On October 3, 2018, Cloudera and Hortonworks, the two leading providers of Hadoop for enterprises, entered into a definitive agreement to merge in an all-stock deal valued at 5.2bn. Under the terms of the agreement, Cloudera shareholders will own c.60% equity of the combined company and Hortonworks shareholders will own the remaining c.40%. Hortonworks shareholders will receive 1.305 common shares of Cloudera for each share of Hortonworks stock they own.
Both firms are headquartered in California and have similar roots – the cofounders of both companies were involved in inventing Hadoop at Yahoo. Cloudera, founded in 2008, focuses on data processing, analytics, and machine learning while Hortonworks, founded in 2011, focuses on data management, data warehousing, and training and support services around Hadoop architecture. The companies have been fierce competitors, and this merger will help them in stepping up the innovation in big data space, especially in supporting an end-to-end big data strategy in a hybrid and multi–cloud environment.
Cloudera and Hortonworks have been trading at 5.4x and 5.6x LTM revenues, respectively. Both are trading at a considerable discount as compared to their valuation at IPO of 10.5x and 22.3x, respectively. The combined company will have an enterprise value of c.$4.5bn, and a combined revenue of over $720m – representing a valuation of 6.25x revenues.
Cloudera and Hortonworks trade at significantly lower valuations than their cloud-native peers – Talend, Alteryx, and Tableau are trading at 11.2x, 19.9x, and 8.1x LTM revenues, respectively. Part of the reason for lower valuations is the increase in adoption of cloud by the enterprises. Consequently, Hadoop, which is useful to manage and process the data stored on-premises, has not been adopted at a scale that was predicted a few years ago.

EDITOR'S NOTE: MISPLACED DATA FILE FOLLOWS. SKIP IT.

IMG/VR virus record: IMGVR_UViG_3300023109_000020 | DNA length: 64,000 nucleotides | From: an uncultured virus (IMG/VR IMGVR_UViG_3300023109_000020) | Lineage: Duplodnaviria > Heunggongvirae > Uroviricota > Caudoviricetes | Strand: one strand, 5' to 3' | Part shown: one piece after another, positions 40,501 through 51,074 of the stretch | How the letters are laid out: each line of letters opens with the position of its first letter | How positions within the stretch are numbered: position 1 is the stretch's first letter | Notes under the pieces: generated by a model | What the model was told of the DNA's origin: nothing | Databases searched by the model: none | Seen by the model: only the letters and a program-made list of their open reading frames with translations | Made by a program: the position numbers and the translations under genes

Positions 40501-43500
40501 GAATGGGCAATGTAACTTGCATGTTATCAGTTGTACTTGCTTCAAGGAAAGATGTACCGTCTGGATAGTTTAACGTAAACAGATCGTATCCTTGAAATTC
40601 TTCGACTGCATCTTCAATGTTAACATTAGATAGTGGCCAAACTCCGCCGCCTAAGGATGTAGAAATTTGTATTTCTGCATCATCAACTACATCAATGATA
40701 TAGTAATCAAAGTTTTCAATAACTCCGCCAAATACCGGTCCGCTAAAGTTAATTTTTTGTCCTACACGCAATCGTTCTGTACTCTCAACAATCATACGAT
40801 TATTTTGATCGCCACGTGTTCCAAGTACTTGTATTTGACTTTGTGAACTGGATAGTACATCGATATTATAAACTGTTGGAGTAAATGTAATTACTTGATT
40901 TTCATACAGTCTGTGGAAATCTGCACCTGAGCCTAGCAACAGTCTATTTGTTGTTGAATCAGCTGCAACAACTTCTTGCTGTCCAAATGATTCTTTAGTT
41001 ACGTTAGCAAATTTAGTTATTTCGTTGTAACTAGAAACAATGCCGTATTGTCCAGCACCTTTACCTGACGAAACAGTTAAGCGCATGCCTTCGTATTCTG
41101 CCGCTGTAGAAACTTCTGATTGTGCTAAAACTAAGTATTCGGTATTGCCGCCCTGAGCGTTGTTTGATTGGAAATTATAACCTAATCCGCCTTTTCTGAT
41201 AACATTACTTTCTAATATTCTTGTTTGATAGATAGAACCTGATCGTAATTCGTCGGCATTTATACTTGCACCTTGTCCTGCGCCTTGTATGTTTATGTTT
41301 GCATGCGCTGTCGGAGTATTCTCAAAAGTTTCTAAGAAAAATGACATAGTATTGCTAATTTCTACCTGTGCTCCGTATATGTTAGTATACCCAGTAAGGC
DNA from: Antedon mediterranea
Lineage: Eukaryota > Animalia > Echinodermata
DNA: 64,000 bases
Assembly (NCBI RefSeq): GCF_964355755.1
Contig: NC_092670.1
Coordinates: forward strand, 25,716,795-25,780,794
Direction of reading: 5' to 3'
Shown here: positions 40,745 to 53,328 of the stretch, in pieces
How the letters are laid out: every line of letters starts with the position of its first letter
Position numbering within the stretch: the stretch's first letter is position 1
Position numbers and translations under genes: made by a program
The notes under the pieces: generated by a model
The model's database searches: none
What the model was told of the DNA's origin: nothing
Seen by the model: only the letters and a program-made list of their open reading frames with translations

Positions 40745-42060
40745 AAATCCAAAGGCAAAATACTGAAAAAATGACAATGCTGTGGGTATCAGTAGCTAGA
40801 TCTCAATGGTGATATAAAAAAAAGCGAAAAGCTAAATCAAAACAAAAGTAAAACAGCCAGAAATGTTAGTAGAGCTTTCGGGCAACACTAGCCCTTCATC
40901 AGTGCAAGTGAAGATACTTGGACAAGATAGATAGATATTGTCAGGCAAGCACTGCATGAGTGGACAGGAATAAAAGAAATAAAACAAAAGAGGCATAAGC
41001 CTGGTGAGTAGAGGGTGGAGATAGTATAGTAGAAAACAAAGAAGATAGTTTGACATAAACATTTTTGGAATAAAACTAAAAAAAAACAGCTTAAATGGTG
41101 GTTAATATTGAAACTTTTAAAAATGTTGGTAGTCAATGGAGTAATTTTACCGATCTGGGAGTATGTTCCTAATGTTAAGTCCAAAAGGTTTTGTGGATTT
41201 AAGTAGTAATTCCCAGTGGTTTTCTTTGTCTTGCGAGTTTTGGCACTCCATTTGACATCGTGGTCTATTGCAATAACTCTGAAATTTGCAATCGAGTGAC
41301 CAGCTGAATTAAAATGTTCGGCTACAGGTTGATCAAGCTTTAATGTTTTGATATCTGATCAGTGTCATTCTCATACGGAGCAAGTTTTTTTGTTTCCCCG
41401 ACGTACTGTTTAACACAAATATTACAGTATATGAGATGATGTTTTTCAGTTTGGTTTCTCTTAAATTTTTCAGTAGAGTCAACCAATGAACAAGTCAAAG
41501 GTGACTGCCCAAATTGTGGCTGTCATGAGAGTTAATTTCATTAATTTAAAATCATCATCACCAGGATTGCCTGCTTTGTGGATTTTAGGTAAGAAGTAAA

The merger will help the companies to create an end–to–end big data management and analytics offering for the hybrid and multi-cloud environment, by utilizing their complementary strengths of data management and architecture (Hortonworks) and analytics and machine learning (Cloudera). The companies are aiming to deliver the industry’s first enterprise data cloud that can help in all stages from processing data from the Edge data centers to leveraging AI and generate insights.
Although both companies operate in a similar space, they have very little overlap in the clients they serve. Cloudera’s total customer base is c.1,300 and Hortonworks’ is c.1,400 – together the two companies will have more than 2,500 customers, with 120 of them having more than $1m annual recurring revenue. Also, the companies can exploit multiple cross-sell and up-sell opportunities and expect $125m in annual cost synergies.